Nicholas Burger

Senior Economist; Associate Director, RAND Labor and Population; Director, Center for Research and Policy in International Development (RAPID); Professor, Pardee RAND Graduate School
Washington Office

Education

Ph.D. in economics, University of California, Santa Barbara; B.A. in economics and philosophy, University of Southern California

Media Resources

This researcher is available for interviews.

To arrange an interview, contact the RAND Office of Media Relations at (310) 451-6913, or email media@rand.org.

More Experts

Overview

Nicholas Burger is a senior economist at the RAND Corporation, associate director of RAND Labor and Population, the director of the Center for Research and Policy in International Development (RAPID), and a professor at the Pardee RAND Graduate School. His work focuses on environmental economics and international development, including energy and climate change. He was a lead author on the Fourth Assessment Report produced by the Intergovernmental Panel on Climate Change. At RAND, Burger has co-authored a report on designing viable climate change policies and estimated the costs of renewable energy. He recently completed a three-year randomized control trial to evaluate a farmer training program in China that is designed to reduce negative environmental impacts of farming. He was part of a team that contributed analysis to the first Quadrennial Energy Review through the Department of Energy.

Burger's other international development work includes studying constraints to growth of the private health sector in sub-Saharan Africa and evaluating one of Indonesia's major community-driven development anti-poverty programs. He led a team that assessed ways to relax constraints to growth for small and medium sized enterprises in Indonesia, and he recently completed an analysis of innovative affordable housing models in India.

Burger received his Ph.D. in economics at the University of California, Santa Barbara.

Pardee RAND Graduate School Courses

Recent Projects

  • Poverty-reduction program evaluation in Indonesia
  • Program evaluation of an agricultural training program in China
  • Reforming Policies for Small and Medium-Sized Enterprises In Indonesia
  • Economic costs of reducing greenhouse gas emissions under a U.S. national renewable electricity mandate
  • The Socioeconomic Effects of the Working Poor Moving to Permanent Dwellings

Selected Publications

Burger, Nicholas, Daniel Kopf, Connor P. Spreng, Joanne Yoong, and Neeraj Sood, "Healthy Firms: Constraints to Growth Among Private Health Sector Facilities in Ghana and Kenya," PLoS ONE, 7(2):e27885, 2012

Crane, Keith, Nicholas Burger, and Martin Wachs, "Putting a Tax on Oil," Public Works Management Policy, 17(3):256–282, 2012

Burger, Nicholas, Gary Charness, and John Lynhamc, "Field and Online Experiments on Self-Control," Journal of Economic Behavior & Organization, 77:393–404, 2011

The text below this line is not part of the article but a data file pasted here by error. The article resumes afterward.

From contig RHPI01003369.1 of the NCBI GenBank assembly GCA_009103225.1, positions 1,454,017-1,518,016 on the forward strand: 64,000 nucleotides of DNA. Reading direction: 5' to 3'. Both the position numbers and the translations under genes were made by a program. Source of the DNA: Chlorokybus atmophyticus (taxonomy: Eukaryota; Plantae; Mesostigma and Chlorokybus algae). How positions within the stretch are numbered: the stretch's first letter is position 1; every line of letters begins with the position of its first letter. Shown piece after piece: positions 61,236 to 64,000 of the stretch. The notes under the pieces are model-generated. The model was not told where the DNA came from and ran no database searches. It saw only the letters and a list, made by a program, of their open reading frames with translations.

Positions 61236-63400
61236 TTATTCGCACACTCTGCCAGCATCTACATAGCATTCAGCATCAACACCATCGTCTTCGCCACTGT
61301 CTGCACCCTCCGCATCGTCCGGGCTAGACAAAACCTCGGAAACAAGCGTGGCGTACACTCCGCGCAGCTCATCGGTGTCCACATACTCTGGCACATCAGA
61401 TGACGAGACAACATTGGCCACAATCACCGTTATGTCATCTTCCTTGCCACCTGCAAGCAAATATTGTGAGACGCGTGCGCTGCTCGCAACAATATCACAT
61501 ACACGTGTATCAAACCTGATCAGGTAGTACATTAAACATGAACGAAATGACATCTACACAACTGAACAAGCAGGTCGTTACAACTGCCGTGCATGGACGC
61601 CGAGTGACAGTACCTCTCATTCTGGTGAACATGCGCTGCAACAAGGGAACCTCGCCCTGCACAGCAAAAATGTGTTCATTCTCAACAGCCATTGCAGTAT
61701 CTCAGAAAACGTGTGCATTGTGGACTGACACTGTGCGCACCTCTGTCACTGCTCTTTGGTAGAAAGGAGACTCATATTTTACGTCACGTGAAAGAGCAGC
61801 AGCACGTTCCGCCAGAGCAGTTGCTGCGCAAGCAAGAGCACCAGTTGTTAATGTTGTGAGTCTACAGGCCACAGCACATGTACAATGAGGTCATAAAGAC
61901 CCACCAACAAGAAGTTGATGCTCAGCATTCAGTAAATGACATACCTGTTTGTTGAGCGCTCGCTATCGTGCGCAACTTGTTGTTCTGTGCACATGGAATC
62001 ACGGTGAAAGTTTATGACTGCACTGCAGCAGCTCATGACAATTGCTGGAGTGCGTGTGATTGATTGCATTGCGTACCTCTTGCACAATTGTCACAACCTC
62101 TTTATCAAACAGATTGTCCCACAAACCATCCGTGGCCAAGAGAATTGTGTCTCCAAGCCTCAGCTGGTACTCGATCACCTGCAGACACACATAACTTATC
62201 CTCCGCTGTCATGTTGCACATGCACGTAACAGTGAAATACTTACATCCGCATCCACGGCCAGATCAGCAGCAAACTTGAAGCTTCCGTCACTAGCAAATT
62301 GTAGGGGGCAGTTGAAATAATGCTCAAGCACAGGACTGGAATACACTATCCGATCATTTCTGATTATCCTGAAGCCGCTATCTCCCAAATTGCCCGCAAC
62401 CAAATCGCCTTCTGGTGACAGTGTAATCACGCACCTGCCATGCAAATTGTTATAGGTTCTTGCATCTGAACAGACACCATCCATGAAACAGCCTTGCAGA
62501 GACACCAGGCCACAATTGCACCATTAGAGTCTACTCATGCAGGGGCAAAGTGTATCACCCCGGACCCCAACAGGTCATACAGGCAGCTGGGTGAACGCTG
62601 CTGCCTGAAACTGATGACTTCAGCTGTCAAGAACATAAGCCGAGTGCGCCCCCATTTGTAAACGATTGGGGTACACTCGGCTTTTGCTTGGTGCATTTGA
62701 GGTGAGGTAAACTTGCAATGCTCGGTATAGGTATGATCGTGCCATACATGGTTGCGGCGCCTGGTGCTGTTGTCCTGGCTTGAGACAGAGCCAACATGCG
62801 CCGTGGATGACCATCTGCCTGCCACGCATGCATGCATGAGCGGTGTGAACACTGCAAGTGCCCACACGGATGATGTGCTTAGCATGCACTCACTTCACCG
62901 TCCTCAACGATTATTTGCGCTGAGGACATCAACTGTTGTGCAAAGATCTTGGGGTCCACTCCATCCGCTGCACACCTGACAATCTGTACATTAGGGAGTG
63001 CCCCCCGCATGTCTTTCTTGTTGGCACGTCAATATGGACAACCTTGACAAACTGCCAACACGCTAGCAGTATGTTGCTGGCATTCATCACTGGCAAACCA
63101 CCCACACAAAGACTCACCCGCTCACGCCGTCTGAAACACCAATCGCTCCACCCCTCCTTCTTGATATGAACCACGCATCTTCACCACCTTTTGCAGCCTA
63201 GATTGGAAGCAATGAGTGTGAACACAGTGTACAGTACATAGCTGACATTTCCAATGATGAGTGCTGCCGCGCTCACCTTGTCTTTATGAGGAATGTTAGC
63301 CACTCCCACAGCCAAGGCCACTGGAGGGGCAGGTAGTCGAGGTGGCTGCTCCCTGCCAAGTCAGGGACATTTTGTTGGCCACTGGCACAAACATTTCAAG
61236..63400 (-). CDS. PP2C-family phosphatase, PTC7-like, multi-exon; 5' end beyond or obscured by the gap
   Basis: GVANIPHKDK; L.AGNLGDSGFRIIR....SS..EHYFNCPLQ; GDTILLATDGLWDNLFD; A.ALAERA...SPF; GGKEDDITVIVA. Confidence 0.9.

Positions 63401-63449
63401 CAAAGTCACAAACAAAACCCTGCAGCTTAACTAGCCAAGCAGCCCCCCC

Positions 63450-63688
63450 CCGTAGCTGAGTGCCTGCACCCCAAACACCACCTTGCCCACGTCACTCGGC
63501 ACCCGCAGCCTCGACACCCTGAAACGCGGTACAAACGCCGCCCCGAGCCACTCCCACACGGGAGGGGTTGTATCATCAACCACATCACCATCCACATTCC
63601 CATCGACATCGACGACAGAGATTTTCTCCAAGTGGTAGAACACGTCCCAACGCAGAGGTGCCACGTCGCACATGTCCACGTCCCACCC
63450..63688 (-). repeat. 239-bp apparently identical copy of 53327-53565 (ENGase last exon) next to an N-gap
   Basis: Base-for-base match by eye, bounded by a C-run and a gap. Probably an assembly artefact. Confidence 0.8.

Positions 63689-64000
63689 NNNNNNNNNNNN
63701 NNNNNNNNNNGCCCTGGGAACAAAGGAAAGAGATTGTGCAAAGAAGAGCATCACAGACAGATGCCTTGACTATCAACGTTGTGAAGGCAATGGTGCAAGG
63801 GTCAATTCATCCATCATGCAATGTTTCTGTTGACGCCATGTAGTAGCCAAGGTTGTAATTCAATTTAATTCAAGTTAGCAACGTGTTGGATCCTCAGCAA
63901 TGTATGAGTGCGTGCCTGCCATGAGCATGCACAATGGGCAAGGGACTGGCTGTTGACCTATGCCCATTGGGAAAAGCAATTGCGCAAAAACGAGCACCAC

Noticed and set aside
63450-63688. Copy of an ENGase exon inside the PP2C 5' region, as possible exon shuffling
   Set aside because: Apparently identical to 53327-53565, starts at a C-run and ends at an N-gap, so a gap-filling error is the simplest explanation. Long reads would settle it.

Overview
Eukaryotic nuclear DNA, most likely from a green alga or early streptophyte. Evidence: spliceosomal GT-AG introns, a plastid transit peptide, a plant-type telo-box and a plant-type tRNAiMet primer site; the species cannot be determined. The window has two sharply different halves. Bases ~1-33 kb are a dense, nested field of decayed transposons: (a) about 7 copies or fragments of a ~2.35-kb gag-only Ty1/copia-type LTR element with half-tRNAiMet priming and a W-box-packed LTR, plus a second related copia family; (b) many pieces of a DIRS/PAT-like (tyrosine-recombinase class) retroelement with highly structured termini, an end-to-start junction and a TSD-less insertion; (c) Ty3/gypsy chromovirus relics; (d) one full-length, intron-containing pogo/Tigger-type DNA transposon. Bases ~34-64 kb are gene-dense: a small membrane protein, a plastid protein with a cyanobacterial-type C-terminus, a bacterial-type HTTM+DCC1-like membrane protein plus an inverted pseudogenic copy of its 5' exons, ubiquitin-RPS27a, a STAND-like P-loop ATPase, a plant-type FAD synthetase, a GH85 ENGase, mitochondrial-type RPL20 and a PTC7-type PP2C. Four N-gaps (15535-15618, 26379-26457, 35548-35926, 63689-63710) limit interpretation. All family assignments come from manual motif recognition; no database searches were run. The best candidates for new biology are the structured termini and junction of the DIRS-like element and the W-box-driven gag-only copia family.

Sood, Neeraj, Nicholas Burger, Joanne Yoong, Dan Kopf, and Connor Spreng, "Firm-Level Perspectives on Public Sector Engagement with Private Healthcare Providers: Survey Evidence from Ghana and Kenya," PLoS ONE, 6(11):e27194, 2011

Crane, Keith, Aimee E. Curtright, David S. Ortiz, Constantine Samaras, Nicholas Burger, "The Economic Costs of Reducing Greenhouse Gas Emissions under a U.S. National Renewable Electricity Mandate," Energy Policy, 39:2730–2739, 2011

Burger, Nicholas, and John Lynham, "Betting on Weight Loss... and Losing: Personal Gambles as Commitment Mechanisms," Applied Economics Letters, 17(2):1161–1166, 2010

Burger, Nicholas, and Daniel T. Kaffine, "Gas Prices, Traffic, and Freeway Speeds in Los Angeles," The Review of Economics and Statistics, 91(3):652–657, 2009

Kotchen, Matthew J., and Nicholas Burger, "Should We Drill in the Arctic National Wildlife Refuge? An Economic Perspective," Energy Policy, 35:4720–4729, 2007

Recent Media Appearances

Interviews: KPCC-FM Online; WalletHub

Commentary

  • Floating ice and iceberg in Antarctic Peninsula

    When It Comes to Climate, Look for Vulnerabilities in Policy, Not Science

    Federal policymakers have picked up on the concept of red teaming — actively seeking out one's own vulnerabilities. While red teaming may not make sense for climate science, it does offer great benefits when weighing climate policy options.

    Aug 4, 2017 The Hill

  • A house with energy-efficient solar panels on the roof

    Getting (Solar) Electricity Pricing Right

    Demand for rooftop solar panels is soaring among U.S. homeowners. Meanwhile, states are struggling to adapt a 20th-century electrical grid—and the corresponding cost structure for electricity rates—to this 21st-century reality. This is causing confusion and uncertainty.

    Jul 24, 2017 The Energy Collective

  • The amphibious assault ship USS Wasp passes the guided-missile destroyers USS Cole and USS James E. Williams on its way to the pier in New Orleans, Louisiana

    Climate Change Is a National Security Issue, but Not for the Reasons You Think

    All U.S. policy decisions can and should be guided by clear evidence. Climate change policy is no exception. The United States should focus on addressing the clearest vulnerabilities, such as securing coastal defense infrastructure.

    Dec 16, 2015 War on the Rocks

  • An ocean gas rig emits plumes of smoke

    Global Methane Initiative: Converting Harmful Emissions to Usable Energy

    Carbon dioxide has garnered the most attention in the climate change debate because it accounts for the bulk of greenhouse gas emissions. But there is good reason to worry about methane, say Nicholas Burger and Noreen Clancy.

    Feb 6, 2013 The RAND Blog

Publications